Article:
After years of debate regarding vacant properties in Frederick, one alderman has taken a step toward establishing a vacant property registry.
Alderman Ben MacShane introduced legislation Monday that would require property owners to register their vacant properties on a yearly basis with the city of Frederick, make them subject to annual inspections and establish a registration fee that would increase each year the property is vacant.
Mayor Michael O’Connor said that this is a step toward a long-term solution, though, and in order to see it through, they have to first address a receivership ordinance that could allow the city to have a third party manage a property.
Under the proposed ordinance, property owners would be required to register any vacant property with the city on a yearly basis. The registration fee would then rise each year the property is vacant. In addition to requiring registration each year, the property would also be subject to annual inspections.
“This is something that will address a problem that the city has been facing for a generation and that many of our residents, including myself, really demand more action on,” MacShane said.
MacShane’s bill, he says, addresses a long-standing issue facing Frederick.
As of mid-May, 159 properties were listed as vacant for the past year, 45 were vacant for the previous two years, 35 for for last three years, 16 for four years and eight were listed as vacant for five or more years in the city.
Still, as O’Connor pointed out Tuesday, MacShane’s proposed ordinance might have a way to go before ultimately being voted on due to the issue of receivership in the city.
In several instances, Frederick has petitioned the county’s District Court to appoint a third-party receiver aimed at managing a vacant or derelict property on behalf of an absentee or noncompliant owner. Before MacShane’s proposal would work, O’Connor said the city would have to modify its receivership ordinance. That modification could come as early as a public hearing set for next week, he said.
“We have to figure out how to track potentially vacant properties and define what ‘habitually vacant’ means to the city,” O’Connor explained. “We also have to evaluate the fiscal impact and the cost to the city. Our goal is to create incentives and disincentives to ensure property stock is being used at its best. This ordinance is another tool for how we can deal with the issue.”
Meanwhile, others in the community are still in a wait-and-see mindset while considering the proposed ordinance.
Kara Norman, executive director of the Downtown Frederick Partnership, said that while she has been part of recent conversations with the Neighborhood Advisory Council and there appears to be a lot of support for the idea of a vacant property registry, the partnership needs to see more details before formulating an official opinion.
State Sen. Ron Young, a former Frederick mayor, said Tuesday afternoon that the idea to hit absentee or noncompliant property owners in the pocketbook was something he’s been supporting for at least the last couple of years.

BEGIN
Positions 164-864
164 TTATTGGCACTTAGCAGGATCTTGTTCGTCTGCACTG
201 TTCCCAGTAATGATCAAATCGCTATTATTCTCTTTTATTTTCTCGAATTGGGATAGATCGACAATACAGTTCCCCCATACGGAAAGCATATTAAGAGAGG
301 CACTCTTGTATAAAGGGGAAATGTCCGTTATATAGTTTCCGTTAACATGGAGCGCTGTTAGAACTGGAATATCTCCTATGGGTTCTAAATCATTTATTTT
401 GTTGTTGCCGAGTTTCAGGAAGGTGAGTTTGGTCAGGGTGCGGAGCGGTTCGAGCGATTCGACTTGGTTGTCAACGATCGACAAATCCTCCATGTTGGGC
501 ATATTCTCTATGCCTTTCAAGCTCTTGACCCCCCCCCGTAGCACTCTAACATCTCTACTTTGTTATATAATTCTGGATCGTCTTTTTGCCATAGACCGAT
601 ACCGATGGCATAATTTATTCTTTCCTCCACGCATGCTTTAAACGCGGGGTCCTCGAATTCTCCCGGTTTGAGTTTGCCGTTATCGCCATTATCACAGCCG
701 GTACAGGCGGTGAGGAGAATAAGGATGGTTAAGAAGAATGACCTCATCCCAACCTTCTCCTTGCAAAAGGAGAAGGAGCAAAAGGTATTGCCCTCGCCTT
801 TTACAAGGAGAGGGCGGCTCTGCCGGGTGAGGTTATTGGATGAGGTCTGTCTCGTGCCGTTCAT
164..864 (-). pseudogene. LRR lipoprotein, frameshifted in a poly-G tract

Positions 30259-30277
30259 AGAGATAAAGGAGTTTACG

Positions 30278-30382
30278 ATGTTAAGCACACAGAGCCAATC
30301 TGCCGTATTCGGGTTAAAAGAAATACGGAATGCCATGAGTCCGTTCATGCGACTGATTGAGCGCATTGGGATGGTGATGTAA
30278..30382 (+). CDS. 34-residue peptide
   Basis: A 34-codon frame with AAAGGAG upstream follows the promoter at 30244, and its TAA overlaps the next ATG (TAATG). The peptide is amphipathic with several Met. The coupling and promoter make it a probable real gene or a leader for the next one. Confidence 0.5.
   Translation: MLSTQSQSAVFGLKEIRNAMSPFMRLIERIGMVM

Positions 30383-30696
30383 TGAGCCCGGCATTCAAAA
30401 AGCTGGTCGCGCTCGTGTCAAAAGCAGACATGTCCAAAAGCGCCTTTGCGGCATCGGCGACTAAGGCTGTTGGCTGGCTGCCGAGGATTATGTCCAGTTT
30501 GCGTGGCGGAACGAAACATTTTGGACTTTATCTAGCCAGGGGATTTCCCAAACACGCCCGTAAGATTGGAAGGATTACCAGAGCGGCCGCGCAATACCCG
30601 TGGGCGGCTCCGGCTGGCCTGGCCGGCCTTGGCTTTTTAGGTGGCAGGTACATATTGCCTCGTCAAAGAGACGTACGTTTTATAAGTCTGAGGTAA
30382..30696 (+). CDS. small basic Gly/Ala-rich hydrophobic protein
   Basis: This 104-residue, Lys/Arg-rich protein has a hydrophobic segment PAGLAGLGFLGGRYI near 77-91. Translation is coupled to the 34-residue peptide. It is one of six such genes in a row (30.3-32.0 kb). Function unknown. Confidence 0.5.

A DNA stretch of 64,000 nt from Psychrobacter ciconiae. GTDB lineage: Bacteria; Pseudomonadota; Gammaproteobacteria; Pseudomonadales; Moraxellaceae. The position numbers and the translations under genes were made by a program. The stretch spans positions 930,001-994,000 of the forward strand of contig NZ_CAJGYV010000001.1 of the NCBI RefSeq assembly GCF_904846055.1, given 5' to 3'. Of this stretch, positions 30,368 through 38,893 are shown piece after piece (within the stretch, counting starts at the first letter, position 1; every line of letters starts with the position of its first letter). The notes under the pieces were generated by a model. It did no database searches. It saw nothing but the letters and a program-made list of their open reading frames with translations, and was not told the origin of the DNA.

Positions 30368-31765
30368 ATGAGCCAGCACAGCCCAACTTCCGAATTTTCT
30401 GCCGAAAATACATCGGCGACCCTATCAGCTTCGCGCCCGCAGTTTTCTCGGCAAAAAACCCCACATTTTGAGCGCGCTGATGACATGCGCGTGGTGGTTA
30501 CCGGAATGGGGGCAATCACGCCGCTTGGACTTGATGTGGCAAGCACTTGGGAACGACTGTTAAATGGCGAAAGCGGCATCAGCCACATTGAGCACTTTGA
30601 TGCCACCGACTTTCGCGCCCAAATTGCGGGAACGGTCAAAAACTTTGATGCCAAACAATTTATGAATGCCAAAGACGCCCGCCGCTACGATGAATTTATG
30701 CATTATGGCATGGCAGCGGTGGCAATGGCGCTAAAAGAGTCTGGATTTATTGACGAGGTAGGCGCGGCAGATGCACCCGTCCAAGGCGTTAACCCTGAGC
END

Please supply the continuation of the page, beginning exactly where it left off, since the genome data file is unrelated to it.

“In the past, they would talk about putting a property in receivership or having the government buy it,” Young explained. “Then, you go to court and there’s all these problems. Mine is simply, it’s your property, you got two choices — either fix it up or sell it to somebody who will and if you don’t, we’re going to fine the heck out of you. If you fine somebody enough, they will [take action].
“[MacShane] is following that concept,” he added. “Whether it will be enough, I don’t know.”
According to MacShane, the city, over the last decade, has attempted to address the problem via multiple committees and subcommittees while never quite navigating a way to address the problem properly. His ordinance, he said, is a “synthesis of recommendations from prior groups, subcommittees and best practices learned from cities across the state from Hagerstown to Takoma Park.”
“I’m not trying to penalize property owners acting in good faith,” MacShane added. “At times, your property becomes vacant, a tenant closes or moves out unexpectedly, and I don’t want to levy penalties on people who are just going through the process of finding the next tenant. But there comes a point where a property owner just sits on a property and allows it to deteriorate. That’s why this registry would require an increasing fee.”
Details on the fees and inspections would be up to the mayor and Board of Aldermen as the ordinance passes through a proposed workshop and then a potential formal hearing. MacShane is optimistic that the ordinance can breathe new life into addressing a problem the city of Frederick has had for years.
“I expect very strong support from the public, and therefore a lot of support from my colleagues,” he said. “This is exactly the type of policy that the community has been asking for for years form the city. The city of Frederick is a fantastic place to own properties and it’s an amazing place to make investments, but we also need to ensure the safety and economic resiliency of every neighborhood in the city.”